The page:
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Airlines Hotel Brims With Life Again

The landmark eatery has opened doors to customers after months of uncertainty over a legal wrangle.

Published: 11th August 2014 06:00 AM  |   Last Updated: 11th August 2014 12:03 PM   |  A+A-

Airlines-Hotel.jpgBANGALORE: Airlines Hotel, a landmark eatery dating back to almost half a century in the city, has reopened after obtaining a licence. The property owner has apparently moved the court once more not to allow it to function. However, people seem to be stumbling upon the good news that the eatery has thrown its doors open once more through word of mouth and social media.

"I think most of the people (regulars), save an odd few, are back," owner Diwakar Rao told City Express, estimating the number of customers at about 2000 a day.

As word spread over the past couple of weeks, he said, he has had people walking up to him at malls and at the cinema, offering "plants, cups of coffee, a handshake", congratulating him.

When Rao's father S N S Rao started the hotel 46 years ago, the land, which belonged to Haji Ibrahim Wakf Trust, was leased to Kalarickal Thomas. Thomas, in turn leased it out to the senior Rao, and a licence for the hotel was issued in the former's name and was renewed in 1995 for 60 years.

Soon after Rao passed away, and so did Thomas in 2011. And the licence went to his son Kurien Thomas, who wrote to the BBMP that he wasn't interested in running the hotel, and that its licence should be cancelled.

A month later, in March 2012, BBMP sent Rao a legal notice, and refused him a licence without the owner's consent.

Two years later, this March, the Palike issued a notice, saying that the hotel was being run illegally after which Rao filed a case in the High Court and a stay order was issued.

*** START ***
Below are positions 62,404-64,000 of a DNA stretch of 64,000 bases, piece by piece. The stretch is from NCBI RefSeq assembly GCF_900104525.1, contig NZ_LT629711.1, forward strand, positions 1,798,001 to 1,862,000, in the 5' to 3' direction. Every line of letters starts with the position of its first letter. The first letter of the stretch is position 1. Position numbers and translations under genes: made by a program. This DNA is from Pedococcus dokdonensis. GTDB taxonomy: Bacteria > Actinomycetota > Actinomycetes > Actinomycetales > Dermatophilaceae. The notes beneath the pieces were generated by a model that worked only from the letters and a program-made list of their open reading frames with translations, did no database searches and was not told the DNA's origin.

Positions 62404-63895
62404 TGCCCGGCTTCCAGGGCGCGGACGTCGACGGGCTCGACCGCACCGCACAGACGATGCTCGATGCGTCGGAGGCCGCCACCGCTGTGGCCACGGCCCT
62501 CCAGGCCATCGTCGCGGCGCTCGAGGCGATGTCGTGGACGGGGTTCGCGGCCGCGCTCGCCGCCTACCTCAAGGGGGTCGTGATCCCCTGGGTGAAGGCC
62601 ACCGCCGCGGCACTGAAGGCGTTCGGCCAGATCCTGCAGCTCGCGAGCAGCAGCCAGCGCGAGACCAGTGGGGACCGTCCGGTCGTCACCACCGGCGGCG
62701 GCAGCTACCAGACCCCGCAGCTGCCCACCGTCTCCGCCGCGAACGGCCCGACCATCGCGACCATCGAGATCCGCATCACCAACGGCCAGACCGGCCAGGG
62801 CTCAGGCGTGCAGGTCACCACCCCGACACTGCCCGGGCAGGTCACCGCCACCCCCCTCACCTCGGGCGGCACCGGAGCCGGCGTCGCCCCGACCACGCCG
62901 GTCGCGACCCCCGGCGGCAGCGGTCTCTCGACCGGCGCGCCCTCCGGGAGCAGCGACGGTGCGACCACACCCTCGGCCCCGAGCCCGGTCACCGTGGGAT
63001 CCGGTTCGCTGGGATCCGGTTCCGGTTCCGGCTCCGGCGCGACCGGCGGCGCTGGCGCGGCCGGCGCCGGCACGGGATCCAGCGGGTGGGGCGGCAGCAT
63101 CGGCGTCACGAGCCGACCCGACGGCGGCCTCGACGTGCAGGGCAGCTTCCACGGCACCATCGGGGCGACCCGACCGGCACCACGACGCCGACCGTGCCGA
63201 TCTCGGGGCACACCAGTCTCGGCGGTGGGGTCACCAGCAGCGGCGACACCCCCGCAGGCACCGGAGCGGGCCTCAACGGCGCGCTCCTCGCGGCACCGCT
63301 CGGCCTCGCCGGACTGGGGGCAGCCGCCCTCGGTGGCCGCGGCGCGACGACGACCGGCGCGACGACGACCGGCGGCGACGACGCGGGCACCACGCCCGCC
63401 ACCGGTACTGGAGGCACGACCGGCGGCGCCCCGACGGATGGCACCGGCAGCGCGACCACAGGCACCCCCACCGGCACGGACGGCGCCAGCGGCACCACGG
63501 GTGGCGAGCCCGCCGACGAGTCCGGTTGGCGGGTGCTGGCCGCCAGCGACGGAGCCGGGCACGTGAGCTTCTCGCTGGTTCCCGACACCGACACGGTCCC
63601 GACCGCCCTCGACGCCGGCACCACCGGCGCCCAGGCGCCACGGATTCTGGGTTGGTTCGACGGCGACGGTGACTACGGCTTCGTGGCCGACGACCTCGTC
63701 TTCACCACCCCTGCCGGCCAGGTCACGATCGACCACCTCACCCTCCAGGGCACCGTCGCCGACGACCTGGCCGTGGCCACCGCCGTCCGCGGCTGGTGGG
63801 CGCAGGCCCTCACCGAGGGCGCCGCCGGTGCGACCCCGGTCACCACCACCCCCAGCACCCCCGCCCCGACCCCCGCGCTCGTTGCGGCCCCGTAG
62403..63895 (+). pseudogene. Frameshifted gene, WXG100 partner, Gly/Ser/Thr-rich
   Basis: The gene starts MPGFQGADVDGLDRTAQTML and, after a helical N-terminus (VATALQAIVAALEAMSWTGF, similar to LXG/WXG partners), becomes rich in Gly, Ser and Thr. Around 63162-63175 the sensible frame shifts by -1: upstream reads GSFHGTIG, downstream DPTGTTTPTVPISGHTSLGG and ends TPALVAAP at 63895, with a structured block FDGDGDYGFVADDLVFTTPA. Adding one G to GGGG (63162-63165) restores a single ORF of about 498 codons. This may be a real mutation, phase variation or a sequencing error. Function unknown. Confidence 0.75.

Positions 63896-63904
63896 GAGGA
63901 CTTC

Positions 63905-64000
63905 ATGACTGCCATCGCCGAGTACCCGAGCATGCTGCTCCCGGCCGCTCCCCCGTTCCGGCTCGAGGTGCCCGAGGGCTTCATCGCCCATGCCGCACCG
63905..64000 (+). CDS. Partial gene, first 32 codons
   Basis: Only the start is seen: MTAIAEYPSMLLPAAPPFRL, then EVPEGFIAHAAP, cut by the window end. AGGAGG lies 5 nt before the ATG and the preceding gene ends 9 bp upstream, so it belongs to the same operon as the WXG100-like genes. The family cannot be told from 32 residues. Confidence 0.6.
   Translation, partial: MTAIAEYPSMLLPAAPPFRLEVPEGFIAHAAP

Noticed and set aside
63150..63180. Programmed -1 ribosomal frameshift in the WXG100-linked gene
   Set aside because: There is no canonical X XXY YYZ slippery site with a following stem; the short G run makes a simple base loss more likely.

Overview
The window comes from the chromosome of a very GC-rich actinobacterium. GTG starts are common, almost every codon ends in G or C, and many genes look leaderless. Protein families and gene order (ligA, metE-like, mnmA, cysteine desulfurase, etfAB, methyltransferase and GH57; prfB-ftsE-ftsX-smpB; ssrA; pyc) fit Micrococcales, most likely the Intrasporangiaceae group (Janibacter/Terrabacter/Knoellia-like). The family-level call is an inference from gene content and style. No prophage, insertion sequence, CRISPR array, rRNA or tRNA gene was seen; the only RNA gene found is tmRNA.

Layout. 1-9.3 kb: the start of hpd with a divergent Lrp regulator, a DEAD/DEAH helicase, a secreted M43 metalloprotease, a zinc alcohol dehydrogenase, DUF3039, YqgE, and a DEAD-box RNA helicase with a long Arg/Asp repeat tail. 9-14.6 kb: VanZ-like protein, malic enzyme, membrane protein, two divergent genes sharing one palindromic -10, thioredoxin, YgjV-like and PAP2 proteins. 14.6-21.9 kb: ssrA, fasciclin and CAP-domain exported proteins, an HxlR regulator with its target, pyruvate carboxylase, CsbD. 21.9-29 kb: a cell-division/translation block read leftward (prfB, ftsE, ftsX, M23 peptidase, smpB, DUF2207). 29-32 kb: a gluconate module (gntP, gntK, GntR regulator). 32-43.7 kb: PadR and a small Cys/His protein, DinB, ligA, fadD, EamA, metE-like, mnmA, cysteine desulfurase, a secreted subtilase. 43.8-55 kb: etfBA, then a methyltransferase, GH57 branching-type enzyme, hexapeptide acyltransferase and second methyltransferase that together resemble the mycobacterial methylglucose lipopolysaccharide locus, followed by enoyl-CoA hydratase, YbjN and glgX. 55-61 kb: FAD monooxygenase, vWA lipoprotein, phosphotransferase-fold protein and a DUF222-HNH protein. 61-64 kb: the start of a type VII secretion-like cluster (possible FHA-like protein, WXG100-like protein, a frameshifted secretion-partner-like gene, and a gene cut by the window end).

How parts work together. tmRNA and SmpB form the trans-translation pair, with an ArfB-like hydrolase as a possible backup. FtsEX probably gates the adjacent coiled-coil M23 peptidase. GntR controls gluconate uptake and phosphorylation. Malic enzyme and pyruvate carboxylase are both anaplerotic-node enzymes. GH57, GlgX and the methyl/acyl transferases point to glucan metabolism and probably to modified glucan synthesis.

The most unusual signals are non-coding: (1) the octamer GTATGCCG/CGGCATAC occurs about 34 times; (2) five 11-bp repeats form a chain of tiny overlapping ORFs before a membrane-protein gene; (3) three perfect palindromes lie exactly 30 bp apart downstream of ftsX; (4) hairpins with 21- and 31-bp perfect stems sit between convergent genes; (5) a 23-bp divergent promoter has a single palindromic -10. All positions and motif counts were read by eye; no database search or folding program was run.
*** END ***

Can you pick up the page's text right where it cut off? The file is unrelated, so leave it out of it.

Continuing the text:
Even after this, people continued to flock there for a couple of days till they accepted the inevitable and the media wrote obituaries. But Diwakar Rao didn't lay off any of his employees. Instead, he paid them full wages and kept all 90 in the premises.

"We weren't allowed to sell food, but we could feed our staff; our cooks were still with us," he said.

"That's how we were ready to restart in an hours' notice. We got permission on (July) 25th, and we opened on 26th," he added.

Corner House and Pizza Stop there, which had shut down with the restaurant and whose franchises Rao holds, have also started serving customers once more.

However, the matter is in court once more, with Thomas contesting the BBMP's decision to grant Rao the licence. Airlines is situated in a central location in the city where property prices have been shooting up. "Today you can't run a place like this, if you're just starting out. We can only afford this because the lease was finalised decades ago. We are in our 46th year now and I have been managing this place for 30 years, since my father (S N S Rao) passed away," he said.

Talking of the F&B business since the time Airlines was set up to now, Rao said it has seen a sea change. "Back then, there were only two kinds of restaurants, vegetarian and non-vegetarian. So there were us, then Koshy's, Brindavan and Three Aces. For nearly 20 years, it was just these few restaurants in the city. Then in the '80s came the Darshinis. Then came the pubs in the '90s. The cafe trend also picked up thanks to Coffee Day. It's not the same food landscape anymore," he said.

He has, he added, observed a change in the customer profiles of his eatery too. "Earlier we used to mainly get families here. But now we also have a lot of students coming in. Where else will you find an open space with so much greenery around in the middle of the city? Here you can get a coffee for `35 and you hang out with your friends for a couple of hours, and no one's going to ask you to leave."



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